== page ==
Among these problem-solvers were a group of exceptionally talented African American women, some of the brightest minds of their generation. Originally relegated to teaching math in the South's segregated public schools, they were called into service during the labor shortages of World War II, when America's aeronautics industry was in dire need of anyone who had the right stuff. Suddenly, these overlooked math whizzes had a shot at jobs worthy of their skills, and they answered Uncle Sam's call, moving to Hampton, Virginia and the fascinating, high-energy world of the Langley Memorial Aeronautical Laboratory.
Even as Virginia's Jim Crow laws required them to be segregated from their white counterparts, the women of Langley's all-black "West Computing" group helped America achieve one of the things it desired most: a decisive victory over the Soviet Union in the Cold War, and complete domination of the heavens.
Starting in World War II and moving through to the Cold War, the Civil Rights Movement and the Space Race, Hidden Figures follows the interwoven accounts of Dorothy Vaughan, Mary Jackson, Katherine Johnson and Christine Darden, four African American women who participated in some of NASA's greatest successes. It chronicles their careers over nearly three decades they faced challenges, forged alliances and used their intellect to change their own lives, and their country's future.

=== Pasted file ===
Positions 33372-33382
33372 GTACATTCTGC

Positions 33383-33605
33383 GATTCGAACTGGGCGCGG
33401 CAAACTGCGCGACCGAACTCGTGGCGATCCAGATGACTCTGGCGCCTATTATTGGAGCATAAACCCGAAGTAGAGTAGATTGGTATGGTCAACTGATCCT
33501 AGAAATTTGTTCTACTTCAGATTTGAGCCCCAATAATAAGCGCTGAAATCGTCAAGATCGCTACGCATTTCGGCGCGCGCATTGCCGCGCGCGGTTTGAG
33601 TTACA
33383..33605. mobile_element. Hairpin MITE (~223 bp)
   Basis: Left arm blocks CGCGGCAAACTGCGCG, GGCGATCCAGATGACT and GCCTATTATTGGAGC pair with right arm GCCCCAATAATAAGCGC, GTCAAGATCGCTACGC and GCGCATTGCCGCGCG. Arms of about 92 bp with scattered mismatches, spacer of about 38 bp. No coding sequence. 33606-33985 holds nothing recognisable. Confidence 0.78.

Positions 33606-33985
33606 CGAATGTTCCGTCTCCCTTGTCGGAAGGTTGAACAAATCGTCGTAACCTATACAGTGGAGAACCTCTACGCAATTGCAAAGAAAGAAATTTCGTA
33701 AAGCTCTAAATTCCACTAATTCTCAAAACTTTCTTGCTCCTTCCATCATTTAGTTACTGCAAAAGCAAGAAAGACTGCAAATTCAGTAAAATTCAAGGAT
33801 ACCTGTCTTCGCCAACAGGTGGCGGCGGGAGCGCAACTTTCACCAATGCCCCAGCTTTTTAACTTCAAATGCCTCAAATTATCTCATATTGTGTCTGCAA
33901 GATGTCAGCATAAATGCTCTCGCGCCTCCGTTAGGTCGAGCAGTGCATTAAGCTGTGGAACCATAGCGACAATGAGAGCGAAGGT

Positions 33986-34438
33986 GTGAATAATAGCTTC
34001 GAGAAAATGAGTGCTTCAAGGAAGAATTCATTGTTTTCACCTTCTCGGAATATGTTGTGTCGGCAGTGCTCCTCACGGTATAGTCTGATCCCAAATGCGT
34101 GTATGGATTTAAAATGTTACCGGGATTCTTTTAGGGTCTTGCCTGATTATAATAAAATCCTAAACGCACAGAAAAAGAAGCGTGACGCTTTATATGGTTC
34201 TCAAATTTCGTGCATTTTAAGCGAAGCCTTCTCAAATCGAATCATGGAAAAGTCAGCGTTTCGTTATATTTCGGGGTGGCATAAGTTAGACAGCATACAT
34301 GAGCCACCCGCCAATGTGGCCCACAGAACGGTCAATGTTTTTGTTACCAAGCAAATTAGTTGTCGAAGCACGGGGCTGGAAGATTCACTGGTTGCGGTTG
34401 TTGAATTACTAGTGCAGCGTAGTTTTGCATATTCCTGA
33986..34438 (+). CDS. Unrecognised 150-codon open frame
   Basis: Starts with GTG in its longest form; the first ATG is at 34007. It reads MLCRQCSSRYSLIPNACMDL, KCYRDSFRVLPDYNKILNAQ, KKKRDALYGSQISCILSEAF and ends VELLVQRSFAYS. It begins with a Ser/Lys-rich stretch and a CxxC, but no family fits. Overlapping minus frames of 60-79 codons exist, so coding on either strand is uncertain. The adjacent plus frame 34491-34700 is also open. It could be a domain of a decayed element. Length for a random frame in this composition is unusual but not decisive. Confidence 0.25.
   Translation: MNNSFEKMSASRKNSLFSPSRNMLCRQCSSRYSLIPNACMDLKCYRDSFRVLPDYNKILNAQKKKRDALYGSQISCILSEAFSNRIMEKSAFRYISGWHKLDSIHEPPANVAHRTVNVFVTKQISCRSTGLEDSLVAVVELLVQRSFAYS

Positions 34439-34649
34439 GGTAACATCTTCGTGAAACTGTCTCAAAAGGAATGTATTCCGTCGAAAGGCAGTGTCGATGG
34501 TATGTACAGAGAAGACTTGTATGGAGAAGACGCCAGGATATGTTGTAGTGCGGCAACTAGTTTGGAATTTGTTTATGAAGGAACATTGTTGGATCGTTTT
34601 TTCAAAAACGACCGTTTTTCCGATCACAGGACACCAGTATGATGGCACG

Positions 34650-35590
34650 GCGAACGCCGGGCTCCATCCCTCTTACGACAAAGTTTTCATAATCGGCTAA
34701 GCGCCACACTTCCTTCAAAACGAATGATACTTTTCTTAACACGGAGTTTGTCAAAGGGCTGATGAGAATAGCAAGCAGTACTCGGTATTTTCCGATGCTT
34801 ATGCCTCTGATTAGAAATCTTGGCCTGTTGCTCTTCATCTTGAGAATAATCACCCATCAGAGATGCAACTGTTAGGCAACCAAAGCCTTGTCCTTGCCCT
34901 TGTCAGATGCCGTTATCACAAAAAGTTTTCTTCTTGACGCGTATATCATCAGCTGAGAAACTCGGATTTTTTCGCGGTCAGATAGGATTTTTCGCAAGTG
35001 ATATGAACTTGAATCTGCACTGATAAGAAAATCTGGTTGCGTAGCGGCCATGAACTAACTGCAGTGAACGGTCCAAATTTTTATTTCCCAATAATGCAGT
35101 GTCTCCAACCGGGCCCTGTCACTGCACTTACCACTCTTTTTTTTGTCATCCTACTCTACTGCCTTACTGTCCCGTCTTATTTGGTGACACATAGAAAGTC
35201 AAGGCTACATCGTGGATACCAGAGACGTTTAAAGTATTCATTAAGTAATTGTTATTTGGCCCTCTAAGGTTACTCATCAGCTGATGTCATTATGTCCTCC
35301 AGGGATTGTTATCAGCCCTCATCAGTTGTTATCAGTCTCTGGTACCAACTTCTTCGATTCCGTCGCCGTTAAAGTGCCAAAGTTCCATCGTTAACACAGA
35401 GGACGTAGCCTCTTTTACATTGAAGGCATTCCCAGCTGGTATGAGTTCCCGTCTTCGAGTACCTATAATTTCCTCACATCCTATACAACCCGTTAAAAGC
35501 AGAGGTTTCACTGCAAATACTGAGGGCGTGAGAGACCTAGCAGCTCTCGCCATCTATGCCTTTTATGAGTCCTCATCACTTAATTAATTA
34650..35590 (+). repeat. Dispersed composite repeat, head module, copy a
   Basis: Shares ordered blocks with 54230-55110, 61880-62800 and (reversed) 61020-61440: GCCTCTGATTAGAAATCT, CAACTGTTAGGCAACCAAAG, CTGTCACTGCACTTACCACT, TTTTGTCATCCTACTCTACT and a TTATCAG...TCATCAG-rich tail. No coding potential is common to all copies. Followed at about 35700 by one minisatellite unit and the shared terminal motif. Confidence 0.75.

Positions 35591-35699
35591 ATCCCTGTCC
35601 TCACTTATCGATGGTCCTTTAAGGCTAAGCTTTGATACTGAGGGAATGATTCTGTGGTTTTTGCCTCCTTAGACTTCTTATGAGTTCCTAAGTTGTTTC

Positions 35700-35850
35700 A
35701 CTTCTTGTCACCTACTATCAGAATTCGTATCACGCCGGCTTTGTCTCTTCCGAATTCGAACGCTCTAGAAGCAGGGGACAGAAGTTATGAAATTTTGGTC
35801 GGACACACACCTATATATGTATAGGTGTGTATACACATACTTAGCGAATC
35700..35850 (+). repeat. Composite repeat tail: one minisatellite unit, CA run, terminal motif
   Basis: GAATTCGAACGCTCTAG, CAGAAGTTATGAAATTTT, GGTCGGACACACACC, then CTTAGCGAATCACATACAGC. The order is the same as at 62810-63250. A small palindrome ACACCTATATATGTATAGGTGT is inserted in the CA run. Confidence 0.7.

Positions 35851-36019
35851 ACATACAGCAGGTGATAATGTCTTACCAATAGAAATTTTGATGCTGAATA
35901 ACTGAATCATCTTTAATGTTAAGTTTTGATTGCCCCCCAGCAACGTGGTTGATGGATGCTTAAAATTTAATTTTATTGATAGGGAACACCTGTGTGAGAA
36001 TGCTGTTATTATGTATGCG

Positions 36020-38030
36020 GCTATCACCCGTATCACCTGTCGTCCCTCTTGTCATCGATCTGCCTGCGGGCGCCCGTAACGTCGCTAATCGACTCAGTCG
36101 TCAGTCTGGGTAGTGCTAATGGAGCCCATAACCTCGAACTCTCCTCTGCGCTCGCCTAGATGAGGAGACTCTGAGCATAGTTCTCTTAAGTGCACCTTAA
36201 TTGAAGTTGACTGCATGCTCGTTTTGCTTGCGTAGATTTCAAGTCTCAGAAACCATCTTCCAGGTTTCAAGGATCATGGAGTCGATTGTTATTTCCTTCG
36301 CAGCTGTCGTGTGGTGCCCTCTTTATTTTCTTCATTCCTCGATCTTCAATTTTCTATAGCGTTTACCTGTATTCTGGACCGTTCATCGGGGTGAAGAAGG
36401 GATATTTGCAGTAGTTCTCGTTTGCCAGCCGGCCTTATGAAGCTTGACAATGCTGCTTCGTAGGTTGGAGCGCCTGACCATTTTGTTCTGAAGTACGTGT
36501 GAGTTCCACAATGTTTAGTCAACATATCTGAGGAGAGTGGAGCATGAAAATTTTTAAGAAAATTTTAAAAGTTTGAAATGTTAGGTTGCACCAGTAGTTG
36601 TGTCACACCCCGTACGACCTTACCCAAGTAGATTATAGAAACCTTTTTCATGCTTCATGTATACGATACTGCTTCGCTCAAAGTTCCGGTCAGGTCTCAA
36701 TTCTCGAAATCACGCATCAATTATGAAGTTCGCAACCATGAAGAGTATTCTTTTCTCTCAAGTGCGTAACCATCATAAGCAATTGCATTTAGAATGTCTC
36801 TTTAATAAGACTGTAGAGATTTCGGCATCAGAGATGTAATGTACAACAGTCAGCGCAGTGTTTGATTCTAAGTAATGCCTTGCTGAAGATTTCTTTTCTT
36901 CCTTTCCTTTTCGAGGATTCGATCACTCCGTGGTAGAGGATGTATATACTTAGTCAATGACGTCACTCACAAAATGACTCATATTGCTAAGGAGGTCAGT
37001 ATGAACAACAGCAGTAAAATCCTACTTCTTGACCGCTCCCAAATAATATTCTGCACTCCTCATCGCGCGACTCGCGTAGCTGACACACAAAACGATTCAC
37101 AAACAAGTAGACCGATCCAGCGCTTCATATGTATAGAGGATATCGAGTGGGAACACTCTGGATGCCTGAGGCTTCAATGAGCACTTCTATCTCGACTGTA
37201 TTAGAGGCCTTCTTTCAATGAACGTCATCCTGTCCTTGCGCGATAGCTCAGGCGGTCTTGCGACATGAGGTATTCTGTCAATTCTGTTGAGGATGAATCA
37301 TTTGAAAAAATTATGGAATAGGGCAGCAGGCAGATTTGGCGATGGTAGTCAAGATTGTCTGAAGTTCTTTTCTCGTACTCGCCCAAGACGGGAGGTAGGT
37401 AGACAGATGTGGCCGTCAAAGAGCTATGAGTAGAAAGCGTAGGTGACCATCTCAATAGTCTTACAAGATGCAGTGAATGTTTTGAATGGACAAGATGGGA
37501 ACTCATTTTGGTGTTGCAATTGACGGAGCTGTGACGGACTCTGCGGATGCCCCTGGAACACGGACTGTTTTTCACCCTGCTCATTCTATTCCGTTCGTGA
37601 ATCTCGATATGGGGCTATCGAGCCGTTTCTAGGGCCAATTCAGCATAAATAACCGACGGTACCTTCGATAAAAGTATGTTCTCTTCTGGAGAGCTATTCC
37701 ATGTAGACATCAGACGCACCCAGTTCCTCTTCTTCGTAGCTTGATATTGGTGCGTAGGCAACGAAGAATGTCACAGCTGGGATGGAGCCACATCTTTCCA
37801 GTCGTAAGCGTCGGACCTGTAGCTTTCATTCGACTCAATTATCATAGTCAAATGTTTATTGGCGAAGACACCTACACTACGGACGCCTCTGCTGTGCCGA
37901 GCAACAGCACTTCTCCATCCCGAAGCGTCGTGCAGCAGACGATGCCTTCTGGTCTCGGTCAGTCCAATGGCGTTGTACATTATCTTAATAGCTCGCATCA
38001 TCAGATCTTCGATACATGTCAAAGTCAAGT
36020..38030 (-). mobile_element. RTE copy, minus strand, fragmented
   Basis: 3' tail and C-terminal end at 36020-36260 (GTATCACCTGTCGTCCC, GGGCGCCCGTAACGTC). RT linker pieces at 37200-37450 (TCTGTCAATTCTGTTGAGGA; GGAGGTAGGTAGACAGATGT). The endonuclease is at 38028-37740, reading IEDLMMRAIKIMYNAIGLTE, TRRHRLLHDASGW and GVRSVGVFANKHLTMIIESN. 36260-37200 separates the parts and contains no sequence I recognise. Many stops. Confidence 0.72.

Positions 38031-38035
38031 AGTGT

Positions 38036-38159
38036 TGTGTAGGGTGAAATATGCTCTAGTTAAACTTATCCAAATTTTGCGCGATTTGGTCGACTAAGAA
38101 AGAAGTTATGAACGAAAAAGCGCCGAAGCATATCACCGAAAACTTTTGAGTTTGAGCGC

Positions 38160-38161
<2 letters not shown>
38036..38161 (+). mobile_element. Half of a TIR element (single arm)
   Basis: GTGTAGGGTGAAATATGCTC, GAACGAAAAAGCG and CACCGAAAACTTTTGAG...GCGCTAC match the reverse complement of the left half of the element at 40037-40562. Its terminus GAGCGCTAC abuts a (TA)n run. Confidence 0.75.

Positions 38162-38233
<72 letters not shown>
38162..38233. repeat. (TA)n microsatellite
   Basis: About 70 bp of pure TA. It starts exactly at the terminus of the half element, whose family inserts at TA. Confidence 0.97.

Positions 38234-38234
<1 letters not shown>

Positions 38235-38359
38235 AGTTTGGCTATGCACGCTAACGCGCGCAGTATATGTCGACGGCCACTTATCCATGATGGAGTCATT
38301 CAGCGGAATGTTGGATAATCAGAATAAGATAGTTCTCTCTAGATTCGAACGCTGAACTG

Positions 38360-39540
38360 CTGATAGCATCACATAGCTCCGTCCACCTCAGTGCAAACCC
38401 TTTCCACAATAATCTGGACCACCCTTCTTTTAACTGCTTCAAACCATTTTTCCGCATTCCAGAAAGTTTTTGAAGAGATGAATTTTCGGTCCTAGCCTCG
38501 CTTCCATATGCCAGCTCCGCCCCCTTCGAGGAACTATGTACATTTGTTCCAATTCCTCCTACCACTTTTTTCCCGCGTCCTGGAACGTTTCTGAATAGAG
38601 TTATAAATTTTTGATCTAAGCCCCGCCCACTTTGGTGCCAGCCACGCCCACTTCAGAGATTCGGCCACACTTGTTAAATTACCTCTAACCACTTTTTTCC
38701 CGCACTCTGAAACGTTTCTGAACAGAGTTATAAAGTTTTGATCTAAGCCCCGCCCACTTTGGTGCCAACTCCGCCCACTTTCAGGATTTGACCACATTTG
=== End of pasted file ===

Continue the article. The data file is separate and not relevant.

May 2017 Selection: Renowned hip-hop artist, political activist, and bestselling author Sister Souljah brings the streets of New York to life in a powerful and utterly unforgettable first novel.
I came busting into the world during one of New York's worst snowstorms, so my mother named me Winter. Ghetto-born, Winter is the young, wealthy daughter of a prominent Brooklyn drug-dealing family. Quick-witted, sexy, and business-minded, she knows and loves the streets like the curves of her own body. But when a cold Winter wind blows her life in a direction she doesn't want to go, her street smarts and seductive skills are put to the test of a lifetime. Unwilling to lose, this ghetto girl will do anything to stay on top.
Featuring a Special Collector's Edition Reader's Guide -- including an author Q&A, detailed character analyses, and the author's own remarks about the meaning of her story.